[12] Arizona v. San Carlos Apache Tribe, 463 U.S. 545, 574, 103 S. Ct. 3201, 3217 (1983).

[13] Since ADWR has issued its 1989 report, a number of tribes in Arizona have entered into comprehensive water rights settlements that fully quantify each tribe's water rights (either comprehensively or with respect to a particular source), including any Winters rights.  These include the Fort McDowell Indian Community, the Yavapai-Prescott Tribe, the Pueblo of Zuni, and the Gila River Indian Community.  Indian water rights settlements require congressional approval as discussed in Section IV., below.

[14] See, e.g., Nance v. EPA, 645 F.2d 701, 711 (9th Cir. 1981).

[15] See United States v. Mitchell, 463 U.S. 206, 224-25, 103 S. Ct. 2961, 2971-72 (1983).

[16] 25 U.S.C §§ 2, 9, 81 & 476 (2007).

[17] See, e.g., Nevada v. United States, 463 U.S. 110, 127-28, 103 S. Ct. 2906, 2917 (1983) (discussing federal government's trust obligation to manage water rights for the benefit of the tribe); Klamath Water Users Protective Ass'n v. Patterson, 204 F.3d 1206, 1213 (9th Cir. 1999) (noting that the United States has a duty as trustee for Indian tribes to protect tribal rights and resources).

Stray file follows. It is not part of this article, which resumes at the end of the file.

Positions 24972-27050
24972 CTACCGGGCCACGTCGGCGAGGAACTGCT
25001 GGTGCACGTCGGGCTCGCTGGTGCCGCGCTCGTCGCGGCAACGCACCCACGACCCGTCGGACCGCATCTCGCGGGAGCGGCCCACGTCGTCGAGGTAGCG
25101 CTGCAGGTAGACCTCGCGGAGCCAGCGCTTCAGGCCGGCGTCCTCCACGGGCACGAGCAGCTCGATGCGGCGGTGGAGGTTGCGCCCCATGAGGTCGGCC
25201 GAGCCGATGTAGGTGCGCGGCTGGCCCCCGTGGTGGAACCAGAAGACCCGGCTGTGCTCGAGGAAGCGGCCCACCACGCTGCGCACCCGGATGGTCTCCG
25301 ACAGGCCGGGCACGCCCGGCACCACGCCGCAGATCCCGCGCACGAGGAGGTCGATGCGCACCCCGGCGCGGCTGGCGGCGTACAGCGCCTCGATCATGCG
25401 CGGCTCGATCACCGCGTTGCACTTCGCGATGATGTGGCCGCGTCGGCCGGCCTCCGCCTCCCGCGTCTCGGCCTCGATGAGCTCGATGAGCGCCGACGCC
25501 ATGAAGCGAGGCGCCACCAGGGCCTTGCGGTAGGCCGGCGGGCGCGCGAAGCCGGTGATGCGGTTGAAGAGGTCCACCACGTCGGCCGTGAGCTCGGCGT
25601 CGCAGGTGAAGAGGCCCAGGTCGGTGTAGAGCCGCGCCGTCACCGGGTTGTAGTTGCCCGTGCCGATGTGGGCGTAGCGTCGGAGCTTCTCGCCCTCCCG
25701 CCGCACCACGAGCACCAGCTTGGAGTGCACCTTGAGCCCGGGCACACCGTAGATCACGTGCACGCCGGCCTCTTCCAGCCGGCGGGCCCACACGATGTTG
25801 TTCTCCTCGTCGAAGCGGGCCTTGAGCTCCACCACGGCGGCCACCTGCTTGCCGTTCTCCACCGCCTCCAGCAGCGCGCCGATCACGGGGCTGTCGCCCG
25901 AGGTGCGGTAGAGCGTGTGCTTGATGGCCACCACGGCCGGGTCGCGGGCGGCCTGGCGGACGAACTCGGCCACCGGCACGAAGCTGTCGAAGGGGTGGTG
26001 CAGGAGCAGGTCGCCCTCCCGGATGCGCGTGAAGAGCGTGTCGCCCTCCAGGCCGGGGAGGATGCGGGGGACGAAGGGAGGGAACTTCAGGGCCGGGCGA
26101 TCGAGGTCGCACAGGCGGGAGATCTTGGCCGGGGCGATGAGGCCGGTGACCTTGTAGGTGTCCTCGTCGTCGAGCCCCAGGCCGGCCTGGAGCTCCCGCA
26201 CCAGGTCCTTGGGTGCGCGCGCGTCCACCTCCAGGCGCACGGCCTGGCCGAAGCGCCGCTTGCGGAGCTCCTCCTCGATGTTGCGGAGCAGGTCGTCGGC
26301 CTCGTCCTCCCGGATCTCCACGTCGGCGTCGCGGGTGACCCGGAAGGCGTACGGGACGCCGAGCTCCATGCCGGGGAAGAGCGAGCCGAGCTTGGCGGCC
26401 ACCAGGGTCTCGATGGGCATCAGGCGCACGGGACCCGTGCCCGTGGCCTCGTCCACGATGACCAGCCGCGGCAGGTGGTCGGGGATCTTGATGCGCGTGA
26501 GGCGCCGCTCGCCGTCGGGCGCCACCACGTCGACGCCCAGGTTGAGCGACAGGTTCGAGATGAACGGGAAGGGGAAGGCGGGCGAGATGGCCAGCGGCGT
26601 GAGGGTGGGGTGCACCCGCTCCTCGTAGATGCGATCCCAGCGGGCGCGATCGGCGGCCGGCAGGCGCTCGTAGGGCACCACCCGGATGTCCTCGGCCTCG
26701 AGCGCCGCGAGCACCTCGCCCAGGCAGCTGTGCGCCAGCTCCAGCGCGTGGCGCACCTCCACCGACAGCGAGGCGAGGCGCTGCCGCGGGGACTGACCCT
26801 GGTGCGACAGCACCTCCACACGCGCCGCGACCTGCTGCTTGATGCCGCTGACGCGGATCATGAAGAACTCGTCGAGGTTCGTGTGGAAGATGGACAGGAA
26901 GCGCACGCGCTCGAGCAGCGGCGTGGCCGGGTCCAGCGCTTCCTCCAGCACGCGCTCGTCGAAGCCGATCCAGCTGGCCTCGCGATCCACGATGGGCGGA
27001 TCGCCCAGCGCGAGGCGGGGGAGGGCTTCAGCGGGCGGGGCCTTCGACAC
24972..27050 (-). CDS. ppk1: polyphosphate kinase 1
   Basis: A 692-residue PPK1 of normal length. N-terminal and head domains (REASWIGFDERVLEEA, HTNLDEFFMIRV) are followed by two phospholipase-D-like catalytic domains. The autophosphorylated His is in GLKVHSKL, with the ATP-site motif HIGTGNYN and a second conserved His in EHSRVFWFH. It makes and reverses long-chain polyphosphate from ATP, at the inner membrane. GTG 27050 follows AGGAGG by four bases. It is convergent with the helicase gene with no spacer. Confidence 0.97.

[18] Pyramid Lake Paiute Tribe v. United States, 36 Indian Cl. Comm'n 256 (1975).

[19] Criteria and Procedures for the Participation of the Federal Government in Negotiations for the Settlement of Indian water Rights Claims, 55 Fed. Reg. 9223 (1990).

[20] 25 U.S.C. § 177.

[21] Federal Power Comm'n v. Tuscarora Indian Nation, 362 U.S. 99, 119, 80 S. Ct. 543, 555 (1960); see also Tonkawa Tribe v. Richards, 75 F.3d 1039, 1045 (5th Cir. 1996).

[22] United States v. Ahtanum Irr. Dist. (Ahtanum I), 236 F.2d 321, 336-38 (9th Cir. 1956); see also United States v. Ahtanum Irr. Dist. (Ahtanum II), 330 F.2d 897, 902 (9th Cir. 1964) (affirming the lower court's characterization of the agreement as one intended to settle a dispute among the parties as to the quantity of their respective water rights in the creek and not a conveyance or contract to convey the Tribe's interests in the creek).